License to grow
Consumer packaged goods (CPG) companies are under intense pressure to profitably grow. Yet, incumbent companies are losing out to nimble, digital-native competitors. For large, global CPGs, it's no longer enough for supply chains to be engines of efficiency.
Supply chains must become laser-focused on delivering the outcomes that enable the company to meet consumer and customer needs. The value of these outcomes will vary by consumer segment. Since it is neither possible nor practical to be differentiated across all outcomes, CPGs will need to prioritize which are most important to each consumer segment. Then, the organization must align around building the required capabilities to deliver these outcomes.
Value at stake
The supply chain, traditionally viewed as a cost center, can help a CPG organization pivot to growth. Those CPG companies that do not invest in essential capabilities that enable resilience are, essentially, holding growth hostage.
Our analysis indicates a $10B CPG company that develops an intelligent supply chain could grow revenues up to 3% through improved availability of the right products, better customer service and reduction in lost sales. It could increase profitability up to 4% through cost reductions and improve working capital by almost 3%. Furthermore, the company could also increase trust and sustainability through reduced energy consumption and carbon emissions.
Delivering on consumer value propositions
Accenture’s 2020 Supply Chain Survey of 178 supply chain and operations executives in consumer goods shows a small group of companies that have excelled versus their peers. These leaders have prioritized for the next three years consumer value propositions including: Connected customer experience, price competitiveness, and trust and sustainability.
Supply chains that are agile and responsive are more resilient to disruption and better equipped to deliver on a variety of customer value propositions. But CPGs must make choices about what’s most important. They should prioritize desired outcomes per segment and then build the right capabilities to deliver them. Only a small number of companies have successfully done this.
Customer-centric CPG supply chain leaders report higher maturity than their peers, according to our research, in several areas: customer and product segmentation, design-to-margin and collaborative innovation, and concurrent planning and execution. Leaders have strategically invested in areas that would help them to shape more customized products and services, while their peers often struggle with a variety of challenges and spreading investments across capabilities.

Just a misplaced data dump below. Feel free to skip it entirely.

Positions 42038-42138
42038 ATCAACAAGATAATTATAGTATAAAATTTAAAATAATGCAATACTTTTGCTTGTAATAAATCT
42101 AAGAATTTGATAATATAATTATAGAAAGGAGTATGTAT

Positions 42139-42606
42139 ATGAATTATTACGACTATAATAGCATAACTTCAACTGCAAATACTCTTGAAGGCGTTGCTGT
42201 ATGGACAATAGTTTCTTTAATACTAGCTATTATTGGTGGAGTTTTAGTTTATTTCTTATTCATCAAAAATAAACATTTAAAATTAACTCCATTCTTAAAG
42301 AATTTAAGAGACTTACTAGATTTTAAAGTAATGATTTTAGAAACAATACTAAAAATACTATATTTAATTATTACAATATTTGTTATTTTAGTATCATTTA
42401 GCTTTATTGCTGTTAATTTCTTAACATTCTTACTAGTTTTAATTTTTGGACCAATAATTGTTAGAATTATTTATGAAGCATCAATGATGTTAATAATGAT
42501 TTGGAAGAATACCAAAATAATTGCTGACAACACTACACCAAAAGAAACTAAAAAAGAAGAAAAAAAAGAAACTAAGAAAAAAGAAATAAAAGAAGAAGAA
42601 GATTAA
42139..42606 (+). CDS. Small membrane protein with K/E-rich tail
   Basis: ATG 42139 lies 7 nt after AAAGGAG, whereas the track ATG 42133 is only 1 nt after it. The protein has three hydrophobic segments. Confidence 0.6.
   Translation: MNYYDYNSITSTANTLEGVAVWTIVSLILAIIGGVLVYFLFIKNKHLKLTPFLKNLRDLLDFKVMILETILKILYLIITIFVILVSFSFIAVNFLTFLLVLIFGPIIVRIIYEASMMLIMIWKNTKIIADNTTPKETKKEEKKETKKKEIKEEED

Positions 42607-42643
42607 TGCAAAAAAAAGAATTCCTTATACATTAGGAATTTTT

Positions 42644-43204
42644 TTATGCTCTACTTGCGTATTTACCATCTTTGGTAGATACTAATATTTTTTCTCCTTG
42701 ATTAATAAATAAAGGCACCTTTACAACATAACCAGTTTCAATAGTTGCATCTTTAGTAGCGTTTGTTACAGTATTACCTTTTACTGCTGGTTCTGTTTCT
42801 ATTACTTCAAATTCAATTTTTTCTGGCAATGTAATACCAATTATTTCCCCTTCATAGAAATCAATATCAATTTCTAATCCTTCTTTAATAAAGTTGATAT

How to develop a consumer-centric supply chain
Building a consumer-centric supply chain calls for rethinking the supply chain configuration, advanced technologies and people. Our research showed CPGs’ legacy supply chain operating models and organizational structures are a barrier—so it’s time for change.
CPGs need to establish a set of supply chains with a network and assets that meet the needs of each segment. The supply chain assets need to be leveraged at scale across these segments, where possible, to manage the cost base and adjust dynamically to enable responsiveness and resilience. Some companies are adopting more asset-light structures in which they outsource a significant portion of assets and use an ecosystem to be more flexible.
Advanced digital technologies
Customer and product segmentation, collaborative and agile innovation and other mature capabilities rely on digital technology. Companies we surveyed say they lack the right digital architecture and digital capabilities to be connected across the enterprise and ecosystem. This connectivity is needed to enable cross-functional decision making that leads to a consumer-centric supply chain.
Many CPG organizations are siloed, with accountability that is process-based and domain-oriented versus demand-driven, cross-functional decision making. These silos trickle down into the way talent is skilled. Many employees are skilled for a single functional domain and don’t have access to analytics and capabilities that will support strategic decision making.